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NAZIS

Panel fails to rule over ‘stolen’ church treasures

A German mediation panel heard a dispute on Wednesday between a Berlin museum and the heirs of World War II-era Jewish art dealers over a vast medieval church art collection.

Panel fails to rule over 'stolen' church treasures
The Guelph Treasure or "Welfenschatz" includes gold and silver relics, gem-studded crucifixes and other ornate Christian artefacts. Photo: DPA

Called the Guelph Treasure or "Welfenschatz", it includes gold and silver relics, gem-studded crucifixes and other ornate Christian artefacts, some dating back to the 11th century and believed to be worth hundreds of millions of euros.

The fight centres on whether its three Jewish former owners sold the collection under duress and below market price in a deal with the Prussian state in 1935, two years after Nazi dictator Adolf Hitler rose to power.

The case comes when Germans are being accused of foot-dragging on the return of Nazi-looted art to their rightful owners following the discovery of a vast trove of long-lost artworks found in a Munich flat.

Germany's government-backed Limbach Commission which reviews such cases, with a former state president, top court judge and historian among its eight members, started hearing the dispute Wednesday, said a spokeswoman.

CLICK HERE to see artefacts from the Guelph Treasure

Later in the day she told AFP the closed meeting had ended and that "the discussions are ongoing and a recommendation is expected in coming weeks". The findings are non-binding but are seen to carry significant moral weight.

In the years-old dispute on the now 42-piece collection – the largest German church treasure in public hands – the heirs claim that the art dealers had no choice but to sell it to the Nazi state below value.

The syndicate of Frankfurt art dealers had bought the collection in 1929 but saw its value drop sharply as the market collapsed in the Great Depression.

Having sold off about half of the pieces, they parted with the remaining objects in the 1935 sale to the state of Prussia, then led by Hermann Goering, the Gestapo secret police founder and air force chief.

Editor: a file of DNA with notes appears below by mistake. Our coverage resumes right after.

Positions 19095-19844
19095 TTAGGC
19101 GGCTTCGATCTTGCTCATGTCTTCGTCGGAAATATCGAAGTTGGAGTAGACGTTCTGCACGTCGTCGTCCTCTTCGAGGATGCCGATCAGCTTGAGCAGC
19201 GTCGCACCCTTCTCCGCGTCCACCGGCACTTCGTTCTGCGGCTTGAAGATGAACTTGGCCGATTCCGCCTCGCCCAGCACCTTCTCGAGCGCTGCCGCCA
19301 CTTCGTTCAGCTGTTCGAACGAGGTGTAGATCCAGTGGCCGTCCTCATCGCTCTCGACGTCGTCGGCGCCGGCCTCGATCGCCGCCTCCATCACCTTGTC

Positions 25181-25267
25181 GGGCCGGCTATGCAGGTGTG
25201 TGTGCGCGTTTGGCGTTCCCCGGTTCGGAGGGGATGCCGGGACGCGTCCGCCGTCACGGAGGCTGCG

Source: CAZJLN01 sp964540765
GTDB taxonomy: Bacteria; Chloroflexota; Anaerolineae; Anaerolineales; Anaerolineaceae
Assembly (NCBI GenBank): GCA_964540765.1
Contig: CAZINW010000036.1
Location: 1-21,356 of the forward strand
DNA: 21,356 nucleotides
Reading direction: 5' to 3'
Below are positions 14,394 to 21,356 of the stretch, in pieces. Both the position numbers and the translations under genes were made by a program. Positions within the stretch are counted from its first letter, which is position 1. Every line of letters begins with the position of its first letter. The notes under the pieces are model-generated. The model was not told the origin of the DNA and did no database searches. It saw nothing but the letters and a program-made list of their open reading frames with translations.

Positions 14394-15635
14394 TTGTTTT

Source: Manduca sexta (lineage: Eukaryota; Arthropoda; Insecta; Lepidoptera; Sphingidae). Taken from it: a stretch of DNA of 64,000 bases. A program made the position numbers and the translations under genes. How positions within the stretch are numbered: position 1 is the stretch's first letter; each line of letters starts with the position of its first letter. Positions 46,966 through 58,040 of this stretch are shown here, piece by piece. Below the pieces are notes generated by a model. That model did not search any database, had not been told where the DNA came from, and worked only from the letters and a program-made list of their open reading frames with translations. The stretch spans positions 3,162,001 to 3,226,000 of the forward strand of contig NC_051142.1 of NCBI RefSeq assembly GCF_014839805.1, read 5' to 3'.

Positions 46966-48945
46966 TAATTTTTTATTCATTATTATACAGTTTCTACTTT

The Prussian Cultural Heritage Foundation, which oversees the Berlin museum now holding the treasure, says the dealers received "a fair and appropriate price".

"Although the sellers were Jewish citizens, some of whom were resident in Germany at the time of the sale and some of whom lived abroad, the sale of the Welfenschatz was not a forced sale resulting from Nazi persecution," it said in an online statement.

It also pointed out that at the time of the sale, the collection was in storage in Amsterdam and not under "the authority of the German state".

Markus Stötzel, a lawyer for the Jewish families, has stressed that "all the participating art dealers and their relatives lost their personal and professional existence in Germany due to racial persecution".

READ MORE: Bundestag denies 'stolen art' claims

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NAZIS

German justice contaminated by Nazis in post-war years

Germany's justice system was still filled with former Nazis well into the 1970s, as the Cold War coloured efforts to root out fascists, according a damning official inquiry presented Thursday.

Professors Friedrich Kießling and Christoph Safferling present their report
Professors Friedrich Kießling and Christoph Safferling present their report "State Security in the Cold War". Photo: picture alliance/dpa | Uwe Anspach

In the 600-page collection of findings entitled “State Security in the Cold War”, historian Friedrich Kiessling and legal scholar Christoph Safferling focused on the period from the early 1950s until 1974.